- where you first encountered an idea that transformed your understanding of the world or yourself
- a place where you had an experience that transformed your understanding of the world or yourself
- a place where you first came to an understanding of a key concept:
- power, class, gender, sex, assigned sex, race,
- Women of Color Feminism
- Transnational feminism
- feminist killjoy
- migrant knowledges
- Black Radical Tradition
- scattered hegemonies
- Indigenous knowledges
- (de)colonized knowledges
- compulsory heterosexuality
- situated knowledge
- cyborg knowledges
- compulsory ablebodiedness
- reproductive labour
- affective labour, etc
- a place that represents a site of epistemological belonging or alienation
- or a place that has been important for you in your knowledge of yourself in/and the world.
You may add as many pins as you’d like. Please only edit your own pins and be careful not to ‘delete’ anything!
5. Once you have added your pin/marker, name and media: click “Share” (upper right hand corner) and then “Done (bottom of pop-up box).
6. Browse through the other pins & markers and see where other folks are coming from! All map participants are encouraged to write a short reflection on their experience of the collaborative map, and we will collect these reflections and publish them as a FemTechNet blog post (contact T.L. if you would like to participate in this). Unfortunately Google Engine doesn’t allow comments on other people’s pins.
7. Commenting: If you would like to comment on another pin, here’s how you can do it: drop a pin and write your comment as usual. Once you have posted your comment, hover the curser over the title of your comment in the list on the left of the map. Use the paint can icon to change your pin into a star and color it blue! (I have added a comment called “White Savior Industrial Complex” as an example.)
Furthermore, instructors may choose to signify certain icons for specific purposes. Ie:
- we could use a purple square to indicate an “After reading ___” or “Key Word ____” marker that indicates a spatialization of students’ coming to new knowledges.
- we might want to add another notation shape (a green circle) that indicates a student re-visiting the map — what is something they have learned in a spatialized way during the course? And we could add this to the assignment — Drop a green circle at the end of the semester. How has your thinking changed? Do you perceive that initial experience that you described in your first pin differently?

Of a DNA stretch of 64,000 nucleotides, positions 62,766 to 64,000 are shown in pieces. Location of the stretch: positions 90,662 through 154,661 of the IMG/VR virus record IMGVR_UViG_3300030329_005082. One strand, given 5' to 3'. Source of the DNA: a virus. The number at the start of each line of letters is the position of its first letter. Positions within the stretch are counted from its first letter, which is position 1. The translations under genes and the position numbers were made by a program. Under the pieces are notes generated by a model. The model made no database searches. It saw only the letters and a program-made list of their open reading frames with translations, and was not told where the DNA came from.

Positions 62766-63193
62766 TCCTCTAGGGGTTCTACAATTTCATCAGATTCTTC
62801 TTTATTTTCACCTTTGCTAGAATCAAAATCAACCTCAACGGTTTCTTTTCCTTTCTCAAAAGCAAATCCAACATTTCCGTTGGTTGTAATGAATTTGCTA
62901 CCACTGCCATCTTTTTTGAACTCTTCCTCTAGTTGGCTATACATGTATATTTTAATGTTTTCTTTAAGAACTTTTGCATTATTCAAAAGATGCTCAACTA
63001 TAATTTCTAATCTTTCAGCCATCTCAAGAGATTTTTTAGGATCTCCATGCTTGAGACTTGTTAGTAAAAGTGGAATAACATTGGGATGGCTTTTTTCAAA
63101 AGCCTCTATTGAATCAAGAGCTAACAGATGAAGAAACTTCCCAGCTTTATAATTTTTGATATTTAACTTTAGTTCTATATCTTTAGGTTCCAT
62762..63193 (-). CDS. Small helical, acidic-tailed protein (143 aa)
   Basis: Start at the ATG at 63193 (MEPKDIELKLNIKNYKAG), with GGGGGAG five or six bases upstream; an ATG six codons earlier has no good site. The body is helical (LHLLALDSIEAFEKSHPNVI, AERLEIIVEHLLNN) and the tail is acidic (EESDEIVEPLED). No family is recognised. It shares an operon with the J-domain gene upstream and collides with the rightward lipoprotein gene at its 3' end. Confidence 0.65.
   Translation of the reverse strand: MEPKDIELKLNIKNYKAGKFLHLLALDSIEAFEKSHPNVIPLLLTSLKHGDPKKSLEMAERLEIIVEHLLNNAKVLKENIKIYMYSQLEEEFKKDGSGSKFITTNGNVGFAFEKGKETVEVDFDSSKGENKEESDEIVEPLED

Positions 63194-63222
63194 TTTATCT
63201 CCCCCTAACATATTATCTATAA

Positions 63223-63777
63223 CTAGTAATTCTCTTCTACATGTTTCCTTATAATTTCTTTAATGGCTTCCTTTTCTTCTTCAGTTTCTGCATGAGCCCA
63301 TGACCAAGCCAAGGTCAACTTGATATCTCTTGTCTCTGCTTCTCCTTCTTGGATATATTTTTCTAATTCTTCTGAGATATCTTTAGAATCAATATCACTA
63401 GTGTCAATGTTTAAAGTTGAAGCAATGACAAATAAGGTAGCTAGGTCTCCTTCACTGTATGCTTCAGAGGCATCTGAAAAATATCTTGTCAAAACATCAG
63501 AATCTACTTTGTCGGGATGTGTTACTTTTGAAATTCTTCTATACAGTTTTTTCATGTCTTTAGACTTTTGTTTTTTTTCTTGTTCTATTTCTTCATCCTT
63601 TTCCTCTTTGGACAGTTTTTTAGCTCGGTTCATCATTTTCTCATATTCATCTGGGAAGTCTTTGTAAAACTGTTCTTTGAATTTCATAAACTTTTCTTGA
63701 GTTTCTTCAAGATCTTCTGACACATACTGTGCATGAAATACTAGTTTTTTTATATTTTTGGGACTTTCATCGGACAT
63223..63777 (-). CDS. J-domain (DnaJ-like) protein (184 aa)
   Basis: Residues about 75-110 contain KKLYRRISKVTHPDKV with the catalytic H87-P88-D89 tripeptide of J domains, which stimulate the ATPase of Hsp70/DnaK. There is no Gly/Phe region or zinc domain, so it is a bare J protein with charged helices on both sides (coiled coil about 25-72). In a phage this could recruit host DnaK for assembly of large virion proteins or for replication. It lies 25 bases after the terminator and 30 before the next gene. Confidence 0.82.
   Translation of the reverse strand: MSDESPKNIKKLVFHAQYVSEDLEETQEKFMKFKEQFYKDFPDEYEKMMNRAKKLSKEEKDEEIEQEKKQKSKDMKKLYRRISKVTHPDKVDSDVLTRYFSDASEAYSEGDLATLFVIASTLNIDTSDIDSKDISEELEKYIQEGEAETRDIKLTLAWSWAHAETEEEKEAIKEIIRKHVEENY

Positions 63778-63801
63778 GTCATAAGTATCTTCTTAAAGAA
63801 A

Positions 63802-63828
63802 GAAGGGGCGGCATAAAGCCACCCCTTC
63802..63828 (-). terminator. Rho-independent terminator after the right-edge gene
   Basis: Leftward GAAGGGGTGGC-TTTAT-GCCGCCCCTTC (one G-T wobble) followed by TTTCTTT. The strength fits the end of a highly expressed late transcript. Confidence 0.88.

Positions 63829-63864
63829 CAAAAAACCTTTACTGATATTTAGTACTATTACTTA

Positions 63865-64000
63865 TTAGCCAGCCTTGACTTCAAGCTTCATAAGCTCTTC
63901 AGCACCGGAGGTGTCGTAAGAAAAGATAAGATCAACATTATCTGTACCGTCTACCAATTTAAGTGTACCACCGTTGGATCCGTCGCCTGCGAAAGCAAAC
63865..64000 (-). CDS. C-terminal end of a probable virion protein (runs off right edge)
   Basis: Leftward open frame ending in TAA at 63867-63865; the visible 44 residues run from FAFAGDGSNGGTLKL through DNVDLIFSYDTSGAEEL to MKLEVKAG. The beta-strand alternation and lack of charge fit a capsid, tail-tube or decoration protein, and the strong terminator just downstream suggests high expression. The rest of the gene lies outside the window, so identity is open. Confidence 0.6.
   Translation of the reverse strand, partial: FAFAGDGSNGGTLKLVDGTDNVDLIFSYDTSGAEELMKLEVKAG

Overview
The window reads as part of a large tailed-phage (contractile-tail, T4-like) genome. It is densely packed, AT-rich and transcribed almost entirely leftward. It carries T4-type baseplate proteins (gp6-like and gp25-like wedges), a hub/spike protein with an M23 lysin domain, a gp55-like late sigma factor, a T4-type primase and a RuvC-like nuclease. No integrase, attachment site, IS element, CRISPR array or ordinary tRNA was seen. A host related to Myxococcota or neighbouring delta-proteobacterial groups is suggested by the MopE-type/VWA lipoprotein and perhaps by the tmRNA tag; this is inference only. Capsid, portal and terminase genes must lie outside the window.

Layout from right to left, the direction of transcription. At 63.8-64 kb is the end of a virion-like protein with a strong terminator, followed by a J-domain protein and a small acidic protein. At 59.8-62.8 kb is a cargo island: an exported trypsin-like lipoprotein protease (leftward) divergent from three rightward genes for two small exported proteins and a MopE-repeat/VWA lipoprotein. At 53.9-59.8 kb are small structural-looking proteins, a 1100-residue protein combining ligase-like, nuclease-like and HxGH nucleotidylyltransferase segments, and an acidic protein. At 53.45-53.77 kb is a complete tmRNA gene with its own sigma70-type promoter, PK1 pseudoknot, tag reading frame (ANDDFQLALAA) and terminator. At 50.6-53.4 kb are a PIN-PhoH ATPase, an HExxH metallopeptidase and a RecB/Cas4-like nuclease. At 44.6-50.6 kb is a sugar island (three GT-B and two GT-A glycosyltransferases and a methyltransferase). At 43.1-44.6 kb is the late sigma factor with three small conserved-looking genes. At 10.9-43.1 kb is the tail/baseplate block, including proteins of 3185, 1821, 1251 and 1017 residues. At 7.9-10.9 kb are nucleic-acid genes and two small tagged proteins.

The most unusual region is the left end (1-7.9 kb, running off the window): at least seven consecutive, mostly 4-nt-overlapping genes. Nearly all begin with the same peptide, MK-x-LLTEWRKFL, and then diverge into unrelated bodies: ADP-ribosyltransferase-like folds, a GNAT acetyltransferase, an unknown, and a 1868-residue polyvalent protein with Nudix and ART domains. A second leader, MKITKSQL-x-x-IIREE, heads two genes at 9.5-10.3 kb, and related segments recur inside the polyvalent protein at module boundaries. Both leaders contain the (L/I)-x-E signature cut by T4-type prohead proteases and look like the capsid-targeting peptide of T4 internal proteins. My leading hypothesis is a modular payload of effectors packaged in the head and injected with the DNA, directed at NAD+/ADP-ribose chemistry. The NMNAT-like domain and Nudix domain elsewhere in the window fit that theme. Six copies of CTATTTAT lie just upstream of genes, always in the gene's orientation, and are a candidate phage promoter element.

7. One last glitch: Google Engines only allows one user at a time to work on the map. If you are doing this exercise in class, your students will have to take turns. If you are logged into the map and it is glitching out on you, it probably means that someone else is working on it, so come back in 10 min. Again, this is an experiment–or research-creation process–towards a FemTechNet map project, so please record your thoughts as you contribute to the map.
Hot Chocolate Machine as Working Class Femme Technology?
T.L. Cowan – (Now lives in New York City) Working in the snack bar of the local hockey (and figure skating and ringette) arena, which my dad managed, I learned to use technologies that most people will never know about…the hot chocolate machine, a hot dog contraption, a microwave that was only ever used for frozen pizzas and danishes. I even drove the zamboni or did my father try to teach me and I didn’t care? or did he just teach my brothers and i was stuck in the snack bar? it’s all a blur. but the whirrrrr of the hot chocolate machine will always bring me to that ‘flush’ that Sedgwick talks about — the flush of shame. Although the word “flush” brings me to another memory — cleaning the toilets & urinals. But that’s for another time. The whirrrrr of the hot chocolate machine: This is the time when I felt most alienated from femininity — here I was this lunging girl — dishing out microwaved pizzas, greasy hotdogs, bags of chips, and so much bloody hot chocolate to all these tiny figure-skaters who, it seemed to me, looked at me as a monster: as pathetic, large, poor and clumsy. At the time I didn’t know anything about ‘working class cred’ and didn’t feel any solidarity with the other poor, struggling class or working class kids I knew. I just wanted pretty things and a small body.
Questions? Contact T.L. Cowan: tlcowan1[at]gmail[dot]com